Can I hide/masquerade incoming IP?



  • I have an internal client with the following situation:

    1. Client has two interfaces: management (eth0) and data (eth1)
    2. Client routes all IP addresses on management network (192.168.123.0/24) to eth0
    3. Client default route is to a gateway (10.10.10.254) on data network (eth1)
    4. The gateway on the management network is 192.168.123.254

    The problem is I want to ssh to the client via eth0. I have a port forwarding rule currently that lets me ssh from the outside. If I ssh from the inside on the management network then it works fine. But I can't ssh from outside because the client is set to route traffic to eth1 gateway by default. I can create a route for a specific external network but this is no good because ssh comes from multiple networks.

    My questions are as follows:

    1. Is it possible for me to hide the IP of incoming connections so that it looks like it is coming from an internal IP on the management network, for example, the management gateway (192.168.123.254)?
    2. If not, is there a better way of doing what I am trying to do?

    Thanks


  • Netgate

    What is the IP address you want to ssh from?

    What is the address you want to ssh to.

    You can almost certainly use outbound NAT to do what you want, but I can't make out exactly what that is.



  • The internal IP that I am wanting to ssh to is the IP of the client on the management interface, which is 192.168.123.81.

    The address I want to ssh from could be anything. It is an external IP.


  • Netgate

    Then yeah. Set outbound NAT on the eth0 interface to a NAT address of eth0_address.

    You can limit the rule to only destination address 192.168.123.81 port 22 if you like.

    All connections to 192.168.123.81 would then appear to be sourced from 192.168.123.254.

    NAT port forwards translate the destination. NAT Outbound translates the source.

    You can add a free address on 192.168.123.0/24 as a Virtual IP address on eth0 and NAT the source address to that instead if you like.



  • @derelict Interesting. I thought that outbound NAT only dealt with traffic going out of the interface, not coming in.

    Here is what I tried:
    Interface: WAN
    Source: any
    Source Port: tcp/*
    Destination: 192.168.123.81/32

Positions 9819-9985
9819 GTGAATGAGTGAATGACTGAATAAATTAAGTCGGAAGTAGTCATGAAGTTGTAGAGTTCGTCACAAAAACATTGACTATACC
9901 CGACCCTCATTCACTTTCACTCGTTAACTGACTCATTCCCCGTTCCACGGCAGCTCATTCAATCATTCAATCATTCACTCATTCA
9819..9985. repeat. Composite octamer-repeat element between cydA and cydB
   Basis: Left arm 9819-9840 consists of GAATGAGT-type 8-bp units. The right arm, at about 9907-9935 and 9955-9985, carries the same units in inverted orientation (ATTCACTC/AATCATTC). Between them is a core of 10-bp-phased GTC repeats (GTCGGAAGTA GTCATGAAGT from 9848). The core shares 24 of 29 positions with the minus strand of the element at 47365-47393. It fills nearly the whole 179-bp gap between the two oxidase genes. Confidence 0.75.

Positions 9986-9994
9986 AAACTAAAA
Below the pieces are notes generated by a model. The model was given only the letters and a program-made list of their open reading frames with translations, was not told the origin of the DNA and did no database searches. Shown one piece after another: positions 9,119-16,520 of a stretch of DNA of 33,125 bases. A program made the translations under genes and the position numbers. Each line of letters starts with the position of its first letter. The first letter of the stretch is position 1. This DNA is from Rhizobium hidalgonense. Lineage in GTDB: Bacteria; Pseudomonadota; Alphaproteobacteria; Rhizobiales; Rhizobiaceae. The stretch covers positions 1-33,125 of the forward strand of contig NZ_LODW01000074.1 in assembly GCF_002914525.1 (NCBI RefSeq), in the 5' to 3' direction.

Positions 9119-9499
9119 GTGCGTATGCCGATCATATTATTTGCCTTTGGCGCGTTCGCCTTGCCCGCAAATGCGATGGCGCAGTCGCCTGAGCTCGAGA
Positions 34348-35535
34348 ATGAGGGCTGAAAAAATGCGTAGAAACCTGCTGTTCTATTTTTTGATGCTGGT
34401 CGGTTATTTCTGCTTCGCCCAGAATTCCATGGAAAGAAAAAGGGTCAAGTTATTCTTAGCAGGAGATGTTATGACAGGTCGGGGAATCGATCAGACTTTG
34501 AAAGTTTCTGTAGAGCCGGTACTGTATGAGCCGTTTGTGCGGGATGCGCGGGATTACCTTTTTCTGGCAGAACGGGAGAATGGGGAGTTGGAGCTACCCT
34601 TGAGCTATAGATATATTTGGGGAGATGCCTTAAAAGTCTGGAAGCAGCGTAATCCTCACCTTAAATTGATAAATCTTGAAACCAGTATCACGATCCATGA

Destination Port: tcp/22
    NAT Address: 192.168.123.253/32
    NAT Port: *
    Static Port: check

    This doesn't appear to be working. When I attempt to ssh into the machine it is still using my client's IP address. Am I doing something wrong?


  • Netgate

    No idea what interface is what. Draw a network topology diagram.



  • Thanks for your help, here is a diagram.0_1532721752792_net_diag.png
    Traffic is routed to and from the internet through 192.168.123.254, the default gateway for most of the devices on my network. I realize that this diagram does not include vlans. The 192.168.123.0/24 subnet is for the management vlan. The 10.10.10.0/24 subnet is for the data vlan.

    For live traffic tests I want to route all traffic (except ssh) through the data vlan so that it can be scanned by the transparent firewall. So it goes through the firewall, to the gateway's data interface and then forwarded to 192.168.123.254 through the management interface to the Internet.

    However for SSH I do not want this to go through the firewall at all, I want it to go through the gateway (192.168.123.254).

    So here is what my routing table looks like on the client:

    1. default gateway is to 10.10.10.82 over eth1 (data interface)
    2. 192.168.123.0/24 is over eth0 (management interface)
    3. 10.10.10.0/24 is over eth1 (data interface)

    The issue I am having is that it is still trying to route ssh traffic through 10.10.10.82 even though I created the outbound NAT rule above. Upon further investigation, the source IP for SSH traffic is not being translated at all; when I do a tcpdump on the client I can see it is still my original IP (I will call it 1.2.3.4). What I was hoping is that I could translate 1.2.3.4 to 192.168.123.253 so that the client would think this is the originating IP, and then route it to the management network, where the gateway would see it and know that it is intended for 1.2.3.4 and forward it accordingly.

    I have researched other ways of doing what I want to do, including marking ssh connections and creating a table and route for those marked connections, but that did not work for me either.

    Any help would be appreciated.


  • Netgate

    How do you have two interfaces both on 192.168.123.254?

    That looks like an asymmetric nightmare.



  • @derelict Ooops my mistake. The server+gateway has the IP 192.168.123.82. Only the pfsense gateway has 192.168.123.254. Sorry for the typo.


  • Netgate

    Outbound NAT does not route traffic.

    It only determines what NAT happens to traffic flowing out that interface when it is already routed that way.

    @jusschwa said in Can I hide/masquerade incoming IP?:

    So here is what my routing table looks like on the client:

    1. default gateway is to 10.10.10.82 over eth1 (data interface)
    2. 192.168.123.0/24 is over eth0 (management interface)
    3. 10.10.10.0/24 is over eth1 (data interface)

    What is this client?

    If that is its routing table and it is routing any traffic destined for 192.168.123.254 to 10.10.10.82 it is wrong.

    Unless there is policy routing or something present outside the routing table you provided there routing that way.